Federal safety regulators say Yale University lab equipment responsible for a student’s accidental death this spring lacked some required safety features, a finding that the school disputed on Tuesday.
Michele Dufault, a senior from Scituate, Massachusetts, was killed on April 12 in the student machine shop in the Sterling Chemistry Lab when her hair got caught in a lathe as she was working on a project.
The Connecticut medical examiner’s office found cause of the accidental death to be asphyxia from neck compression.
In a letter dated August 15, the U.S. Department of Labor‘s Occupational Safety and Health Administration (OSHA) told Yale the lathe lacked required safeguards and that the school’s policies and practices for its operation were unsafe.
Such missing features could include an emergency shut-off switch as well as a guard or shield to protect a person using the lathe, OSHA spokesman Ted Fitzgerald told Reuters.
OSHA claimed these items were critical for safely operating the lathe, which dates from about 1962.
Officials found other safety flaws in the shop, including warning signs that were missing and insufficient record keeping, OSHA said. A person operating the lathe alone violates basic safety guidelines, the agency added.
But Yale said OHSA’s assessment contained “significant inaccuracies.”
“The machine in question met ANSI (American National Standards Institute) standards, which incorporate both training and personal protective equipment for certain types of machines and activities,” a Yale statement said on Tuesday.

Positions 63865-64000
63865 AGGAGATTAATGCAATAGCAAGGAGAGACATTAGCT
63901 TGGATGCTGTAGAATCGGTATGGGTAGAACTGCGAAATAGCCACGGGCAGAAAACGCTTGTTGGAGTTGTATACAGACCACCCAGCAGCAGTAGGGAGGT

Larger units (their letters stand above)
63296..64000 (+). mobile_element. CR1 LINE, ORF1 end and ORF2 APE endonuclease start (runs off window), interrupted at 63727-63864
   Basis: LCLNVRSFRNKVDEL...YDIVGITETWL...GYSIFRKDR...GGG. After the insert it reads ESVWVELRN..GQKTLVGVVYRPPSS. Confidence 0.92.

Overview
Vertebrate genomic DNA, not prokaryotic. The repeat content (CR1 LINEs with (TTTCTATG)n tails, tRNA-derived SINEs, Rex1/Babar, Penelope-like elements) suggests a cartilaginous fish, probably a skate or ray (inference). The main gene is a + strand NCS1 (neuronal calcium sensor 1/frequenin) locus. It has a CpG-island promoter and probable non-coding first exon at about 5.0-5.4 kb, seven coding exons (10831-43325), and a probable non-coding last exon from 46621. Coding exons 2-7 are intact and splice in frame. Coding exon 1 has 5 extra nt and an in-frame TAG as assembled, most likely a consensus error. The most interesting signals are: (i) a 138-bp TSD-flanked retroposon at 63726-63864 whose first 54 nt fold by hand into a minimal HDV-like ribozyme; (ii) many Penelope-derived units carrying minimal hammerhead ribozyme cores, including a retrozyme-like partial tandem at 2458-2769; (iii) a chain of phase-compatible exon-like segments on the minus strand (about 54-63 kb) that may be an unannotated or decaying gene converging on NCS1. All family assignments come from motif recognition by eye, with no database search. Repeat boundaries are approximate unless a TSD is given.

“Machine tool training provided by Yale was extensive, consistently reinforced by professional staff, and confirmed by Yale’s expert to be exemplary.”
Personal protective equipment was provided in the shop and students were told not to use the machines without a “buddy present,” Yale said.
The university, which said it was deeply saddened and troubled by the accident, has begun implementing recommendations following a review of its machine shops and equipment, and its policies and practices, with the goal of enhancing safety and accident prevention.
Monitors will be present in shops at all times they are in use by undergraduates, Yale said.
OSHA did not fine Yale, as it lacks the jurisdiction to do so in cases where students, rather than employees, are affected.
Dufault had a double major in astronomy and physics and intended to pursue a career in oceanography following graduation. She also was a saxophonist in the Yale band.